(This article belongs to the collection Understanding Mycotoxin Occurrence in Food and Feed Chains)
Figures

Figure 1

Open AccessArticle Putative Nonribosomal Peptide Synthetase and Cytochrome P450 Genes Responsible for Tentoxin Biosynthesis in Alternaria alternata ZJ33
Received: 25 May 2016 / Revised: 3 July 2016 / Accepted: 27 July 2016 / Published: 2 August 2016
Viewed by 1932 | PDF Full-text (2106 KB) | HTML Full-text | XML Full-text | Supplementary Files
Abstract
Tentoxin, a cyclic tetrapeptide produced by several Alternaria species, inhibits the F1-ATPase activity of chloroplasts, resulting in chlorosis in sensitive plants. In this study, we report two clustered genes, encoding a putative non-ribosome peptide synthetase (NRPS) TES and a cytochrome P450 [...] Read more.
Tentoxin, a cyclic tetrapeptide produced by several Alternaria species, inhibits the F1-ATPase activity of chloroplasts, resulting in chlorosis in sensitive plants. In this study, we report two clustered genes, encoding a putative non-ribosome peptide synthetase (NRPS) TES and a cytochrome P450 protein TES1, that are required for tentoxin biosynthesis in Alternaria alternata strain ZJ33, which was isolated from blighted leaves of Eupatorium adenophorum. Using a pair of primers designed according to the consensus sequences of the adenylation domain of NRPSs, two fragments containing putative adenylation domains were amplified from A. alternata ZJ33, and subsequent PCR analyses demonstrated that these fragments belonged to the same NRPS coding sequence. With no introns, TES consists of a single 15,486 base pair open reading frame encoding a predicted 5161 amino acid protein. Meanwhile, the TES1 gene is predicted to contain five introns and encode a 506 amino acid protein. The TES protein is predicted to be comprised of four peptide synthase modules with two additional N-methylation domains, and the number and arrangement of the modules in TES were consistent with the number and arrangement of the amino acid residues of tentoxin, respectively. Notably, both TES and TES1 null mutants generated via homologous recombination failed to produce tentoxin. This study provides the first evidence concerning the biosynthesis of tentoxin in A. alternata. Full article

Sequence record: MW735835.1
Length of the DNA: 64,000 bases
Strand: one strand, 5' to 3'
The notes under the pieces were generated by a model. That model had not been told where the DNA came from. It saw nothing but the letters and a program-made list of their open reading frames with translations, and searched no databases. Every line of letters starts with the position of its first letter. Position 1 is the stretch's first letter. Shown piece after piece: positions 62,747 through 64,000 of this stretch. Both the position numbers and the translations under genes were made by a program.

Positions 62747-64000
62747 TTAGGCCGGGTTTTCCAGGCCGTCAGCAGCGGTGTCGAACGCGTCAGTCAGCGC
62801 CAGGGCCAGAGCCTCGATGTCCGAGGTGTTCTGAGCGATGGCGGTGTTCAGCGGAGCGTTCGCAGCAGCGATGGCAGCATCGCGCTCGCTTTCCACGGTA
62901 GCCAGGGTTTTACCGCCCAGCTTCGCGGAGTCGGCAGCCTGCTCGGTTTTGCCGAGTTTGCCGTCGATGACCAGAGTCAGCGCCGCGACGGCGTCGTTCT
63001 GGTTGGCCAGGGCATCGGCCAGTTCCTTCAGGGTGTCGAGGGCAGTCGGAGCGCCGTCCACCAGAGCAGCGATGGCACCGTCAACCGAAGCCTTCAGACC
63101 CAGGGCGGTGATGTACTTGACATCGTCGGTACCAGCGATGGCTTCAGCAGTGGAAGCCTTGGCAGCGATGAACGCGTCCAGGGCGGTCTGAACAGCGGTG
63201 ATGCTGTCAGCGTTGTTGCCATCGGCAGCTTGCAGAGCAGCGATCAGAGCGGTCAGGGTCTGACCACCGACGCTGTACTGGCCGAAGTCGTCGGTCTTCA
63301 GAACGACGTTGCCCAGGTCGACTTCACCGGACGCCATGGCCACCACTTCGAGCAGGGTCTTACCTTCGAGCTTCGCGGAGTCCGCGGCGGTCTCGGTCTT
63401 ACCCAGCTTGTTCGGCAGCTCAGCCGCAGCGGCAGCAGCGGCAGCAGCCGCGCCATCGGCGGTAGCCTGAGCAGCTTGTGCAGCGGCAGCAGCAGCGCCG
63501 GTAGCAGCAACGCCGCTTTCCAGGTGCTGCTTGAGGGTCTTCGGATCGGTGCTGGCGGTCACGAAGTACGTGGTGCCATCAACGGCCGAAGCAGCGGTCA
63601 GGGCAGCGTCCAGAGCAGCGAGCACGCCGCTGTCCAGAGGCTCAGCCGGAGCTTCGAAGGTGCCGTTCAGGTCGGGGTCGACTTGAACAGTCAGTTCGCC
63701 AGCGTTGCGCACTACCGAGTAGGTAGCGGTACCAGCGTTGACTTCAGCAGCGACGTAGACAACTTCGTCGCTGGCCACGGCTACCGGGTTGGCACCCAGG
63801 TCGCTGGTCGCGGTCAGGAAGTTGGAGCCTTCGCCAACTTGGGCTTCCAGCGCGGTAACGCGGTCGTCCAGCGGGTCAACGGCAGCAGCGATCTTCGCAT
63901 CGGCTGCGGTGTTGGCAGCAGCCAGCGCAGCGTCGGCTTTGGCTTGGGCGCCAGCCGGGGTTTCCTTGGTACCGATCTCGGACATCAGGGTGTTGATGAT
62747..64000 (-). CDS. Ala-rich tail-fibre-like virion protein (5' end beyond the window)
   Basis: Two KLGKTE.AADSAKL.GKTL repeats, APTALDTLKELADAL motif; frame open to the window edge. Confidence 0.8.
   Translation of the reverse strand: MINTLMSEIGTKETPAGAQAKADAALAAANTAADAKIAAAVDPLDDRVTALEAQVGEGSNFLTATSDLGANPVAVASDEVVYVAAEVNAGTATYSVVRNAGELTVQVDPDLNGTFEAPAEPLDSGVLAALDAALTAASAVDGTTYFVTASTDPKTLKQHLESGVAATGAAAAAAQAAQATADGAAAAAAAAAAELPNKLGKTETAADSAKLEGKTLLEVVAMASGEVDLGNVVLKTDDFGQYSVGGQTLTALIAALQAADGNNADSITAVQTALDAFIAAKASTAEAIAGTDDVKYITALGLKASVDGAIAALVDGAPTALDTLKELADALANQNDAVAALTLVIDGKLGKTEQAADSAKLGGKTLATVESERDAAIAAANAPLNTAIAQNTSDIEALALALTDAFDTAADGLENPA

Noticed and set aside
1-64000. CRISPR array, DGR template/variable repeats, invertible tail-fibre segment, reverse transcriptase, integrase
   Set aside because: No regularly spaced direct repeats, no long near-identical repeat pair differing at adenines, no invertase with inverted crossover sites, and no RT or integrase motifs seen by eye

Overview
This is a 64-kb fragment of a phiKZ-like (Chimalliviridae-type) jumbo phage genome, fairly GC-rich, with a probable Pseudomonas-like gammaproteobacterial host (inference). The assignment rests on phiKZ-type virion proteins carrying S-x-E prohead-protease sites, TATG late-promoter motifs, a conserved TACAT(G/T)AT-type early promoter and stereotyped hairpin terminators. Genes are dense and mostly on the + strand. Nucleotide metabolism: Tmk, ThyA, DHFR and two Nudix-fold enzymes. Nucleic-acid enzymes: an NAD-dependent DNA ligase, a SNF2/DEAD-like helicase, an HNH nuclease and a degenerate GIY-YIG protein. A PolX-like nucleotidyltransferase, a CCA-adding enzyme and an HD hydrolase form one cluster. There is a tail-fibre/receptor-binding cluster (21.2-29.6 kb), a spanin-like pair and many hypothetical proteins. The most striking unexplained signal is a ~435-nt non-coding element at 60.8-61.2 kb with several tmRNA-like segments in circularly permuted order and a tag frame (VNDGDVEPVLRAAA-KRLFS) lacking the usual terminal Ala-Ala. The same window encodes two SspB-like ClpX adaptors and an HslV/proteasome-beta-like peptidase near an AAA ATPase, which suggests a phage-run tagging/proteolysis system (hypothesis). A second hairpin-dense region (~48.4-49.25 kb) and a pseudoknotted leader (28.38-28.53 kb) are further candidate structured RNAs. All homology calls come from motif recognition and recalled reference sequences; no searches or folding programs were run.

Figures

Graphical abstract

Open AccessArticle Selective Membrane Redistribution and Depletion of Gαq-Protein by Pasteurella multocida Toxin
Received: 15 June 2016 / Revised: 22 July 2016 / Accepted: 25 July 2016 / Published: 1 August 2016
Cited by 1 | Viewed by 1732 | PDF Full-text (5640 KB) | HTML Full-text | XML Full-text
Abstract
Pasteurella multocida toxin (PMT), the major virulence factor responsible for zoonotic atrophic rhinitis, is a protein deamidase that activates the alpha subunit of heterotrimeric G proteins. Initial activation of G alpha-q-coupled phospholipase C-beta-1 signaling by PMT is followed by uncoupling of G alpha-q-dependent [...] Read more.